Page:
2. Provide the grant donor with every bit of information, document, financial report, etc. that they request in their proposal directions also called giving guidelines. Leave nothing out. If your group does not have something that they requested - create the document that they're asking for. If it's something like a previous year's Balance Sheet and your organization's only existed for three months, call and speak to a programs person and tell them your situation - it will be fine, but your effort to keep them informed will be a proactive step in their eyes.

3. Write drafts. Do not submit a first draft of a proposal. You will have written long sentences that could be shortened and clarified for meaning. You will have misspelled words. You will have missed some required information. There will be errors. Be sure to have at least one proof reader go over your grant proposal EVERY time you think you've come to the final version. Provide them with the grant guidelines and ask that they check that you've included everything that the grant donor is requesting. Trust me, this is experience talking; you'll be glad that you did.

4. Speaking of experience, this point is where writing skills are crucial....Be clear, concise, and thorough. What do I mean? Let's pretend that you and I are working on a grant proposal and we work for Skateboards Forever - a group that collects skateboards for our museum. Let's say that I've written the following sentence in the first grant proposal draft: "Skateboards Forever has existed for ten years providing history, demonstrations, and other services to mostly children but adults, too, so that the community understands that skate boarding is a valid sport." You might read this first draft sentence and suggest the following edit of it: "For ten years Skateboards Forever has validated the importance of the skate board sport by providing our community with demonstrations, history, displays, and clinics." Not only is this sentence shorter - it is thorough (gives all of the information) and it is easier to read.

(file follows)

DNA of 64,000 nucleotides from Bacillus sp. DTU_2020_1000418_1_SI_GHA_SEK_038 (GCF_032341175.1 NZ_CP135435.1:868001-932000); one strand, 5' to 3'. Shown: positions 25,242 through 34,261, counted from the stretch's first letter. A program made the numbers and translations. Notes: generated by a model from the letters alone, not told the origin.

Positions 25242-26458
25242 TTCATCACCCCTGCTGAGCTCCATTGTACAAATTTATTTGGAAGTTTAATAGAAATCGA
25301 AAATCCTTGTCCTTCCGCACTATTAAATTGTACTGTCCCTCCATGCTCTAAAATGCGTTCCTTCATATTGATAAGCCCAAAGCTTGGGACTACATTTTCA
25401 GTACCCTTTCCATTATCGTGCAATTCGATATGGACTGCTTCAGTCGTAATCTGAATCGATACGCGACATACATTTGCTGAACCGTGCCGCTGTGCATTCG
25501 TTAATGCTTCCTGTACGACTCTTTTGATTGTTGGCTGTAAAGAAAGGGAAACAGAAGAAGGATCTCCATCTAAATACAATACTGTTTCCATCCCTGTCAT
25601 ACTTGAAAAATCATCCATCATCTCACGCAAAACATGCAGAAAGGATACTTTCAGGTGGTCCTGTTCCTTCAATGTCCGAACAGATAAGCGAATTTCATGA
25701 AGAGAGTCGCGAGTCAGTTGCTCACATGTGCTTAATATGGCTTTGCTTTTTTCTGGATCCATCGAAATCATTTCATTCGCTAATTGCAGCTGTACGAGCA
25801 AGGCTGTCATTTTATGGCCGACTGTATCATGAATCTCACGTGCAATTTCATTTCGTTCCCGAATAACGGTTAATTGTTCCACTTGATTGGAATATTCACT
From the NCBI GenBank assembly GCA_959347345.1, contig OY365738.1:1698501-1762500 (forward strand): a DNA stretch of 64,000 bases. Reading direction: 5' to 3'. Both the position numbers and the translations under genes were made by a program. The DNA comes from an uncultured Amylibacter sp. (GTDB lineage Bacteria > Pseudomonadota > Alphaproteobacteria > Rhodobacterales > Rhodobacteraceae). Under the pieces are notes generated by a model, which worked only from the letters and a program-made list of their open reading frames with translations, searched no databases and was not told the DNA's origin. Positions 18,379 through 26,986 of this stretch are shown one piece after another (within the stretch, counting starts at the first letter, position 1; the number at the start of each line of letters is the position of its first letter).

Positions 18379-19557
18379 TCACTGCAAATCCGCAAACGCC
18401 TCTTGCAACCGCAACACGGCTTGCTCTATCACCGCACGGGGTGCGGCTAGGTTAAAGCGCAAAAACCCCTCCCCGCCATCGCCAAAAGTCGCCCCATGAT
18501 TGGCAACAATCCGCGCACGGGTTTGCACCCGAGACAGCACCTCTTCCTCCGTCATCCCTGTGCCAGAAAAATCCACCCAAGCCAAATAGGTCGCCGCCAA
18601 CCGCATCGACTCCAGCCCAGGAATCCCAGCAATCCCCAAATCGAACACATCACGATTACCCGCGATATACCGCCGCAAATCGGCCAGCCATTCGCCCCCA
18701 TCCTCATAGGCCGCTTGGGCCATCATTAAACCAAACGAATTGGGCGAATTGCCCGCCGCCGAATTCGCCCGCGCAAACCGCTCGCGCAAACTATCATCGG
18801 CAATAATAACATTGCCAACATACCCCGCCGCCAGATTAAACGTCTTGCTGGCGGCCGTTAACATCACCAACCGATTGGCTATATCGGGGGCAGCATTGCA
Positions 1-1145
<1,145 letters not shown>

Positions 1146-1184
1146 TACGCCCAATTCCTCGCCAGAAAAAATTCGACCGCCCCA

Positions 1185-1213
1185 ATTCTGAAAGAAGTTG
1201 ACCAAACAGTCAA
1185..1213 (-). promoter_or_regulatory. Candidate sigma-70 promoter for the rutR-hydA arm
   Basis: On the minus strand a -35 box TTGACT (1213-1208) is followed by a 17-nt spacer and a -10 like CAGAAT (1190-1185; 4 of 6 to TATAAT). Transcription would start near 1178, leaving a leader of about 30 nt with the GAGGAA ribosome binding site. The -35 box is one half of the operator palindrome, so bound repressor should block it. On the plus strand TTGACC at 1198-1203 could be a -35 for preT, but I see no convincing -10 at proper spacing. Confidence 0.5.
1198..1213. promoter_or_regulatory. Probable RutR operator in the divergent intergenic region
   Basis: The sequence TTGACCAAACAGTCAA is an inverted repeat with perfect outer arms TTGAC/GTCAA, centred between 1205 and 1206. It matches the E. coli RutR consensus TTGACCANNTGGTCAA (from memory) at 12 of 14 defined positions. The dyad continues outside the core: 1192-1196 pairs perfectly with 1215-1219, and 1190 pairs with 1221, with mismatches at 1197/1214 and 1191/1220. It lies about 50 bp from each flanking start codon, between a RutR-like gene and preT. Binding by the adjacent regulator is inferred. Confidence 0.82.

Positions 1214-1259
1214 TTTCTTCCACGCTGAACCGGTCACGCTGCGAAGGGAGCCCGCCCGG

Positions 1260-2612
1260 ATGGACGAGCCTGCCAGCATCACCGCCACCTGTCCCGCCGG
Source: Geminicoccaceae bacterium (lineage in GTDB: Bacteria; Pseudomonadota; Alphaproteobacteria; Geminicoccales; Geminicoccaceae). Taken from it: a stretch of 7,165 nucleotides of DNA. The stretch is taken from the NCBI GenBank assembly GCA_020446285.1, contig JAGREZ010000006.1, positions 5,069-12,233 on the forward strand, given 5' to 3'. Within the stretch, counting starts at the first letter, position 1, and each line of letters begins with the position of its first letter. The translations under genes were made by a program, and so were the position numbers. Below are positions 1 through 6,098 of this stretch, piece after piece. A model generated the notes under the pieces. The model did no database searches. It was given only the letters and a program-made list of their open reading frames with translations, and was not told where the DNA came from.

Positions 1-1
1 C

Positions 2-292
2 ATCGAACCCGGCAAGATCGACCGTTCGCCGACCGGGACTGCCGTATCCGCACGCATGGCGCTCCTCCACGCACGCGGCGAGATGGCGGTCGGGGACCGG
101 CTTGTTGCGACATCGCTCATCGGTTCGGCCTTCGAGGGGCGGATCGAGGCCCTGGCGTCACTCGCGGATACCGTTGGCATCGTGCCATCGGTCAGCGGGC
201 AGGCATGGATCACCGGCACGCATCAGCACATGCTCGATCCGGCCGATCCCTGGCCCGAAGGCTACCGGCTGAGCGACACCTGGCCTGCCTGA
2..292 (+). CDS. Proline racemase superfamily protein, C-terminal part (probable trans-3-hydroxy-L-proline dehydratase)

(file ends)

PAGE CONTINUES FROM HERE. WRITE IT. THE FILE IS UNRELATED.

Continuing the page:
5. Keep in mind that the grant donor is going to read through tens if not hundreds of grant proposals - be clear, be concise, format for easy reading, and know that while they may want to read more about your organization - because of time, most grant proposals are only skimmed for the key information.

6. Set your organization and its request for grant money apart from others. How? Explain the need that your organization and its mission provides to the community - no other organization in your region provides it, perhaps. Or, maybe you're the only locally started organization doing what you do. Maybe you assist a certain specie or population that no other organization does. Something sets your group apart from all others in your region - this is your key. Where do you state this unique strength? In any section of the grant proposal that gives you the opportunity to. For instance, perhaps you could open your proposal with a strong statement such as "Skateboards Forever is the only skateboard museum in the nation."

7. While most grant donors will request specific information and documentation in your grant proposal, not all will. If they do require specific information - they may not request key or basic information that all grant proposals should include - they may assume that you'll give this information to them. This is another great reason to bone up before sitting down to write your first proposal. For instance if the giving guidelines do not state "provide us with your organization's mission statement" I guarantee you that you are better off including it in each and every proposal you submit, as your mission statement is the backbone of your organization's work.

Experience, whether hired or acquired makes the difference in getting more grant proposals approved!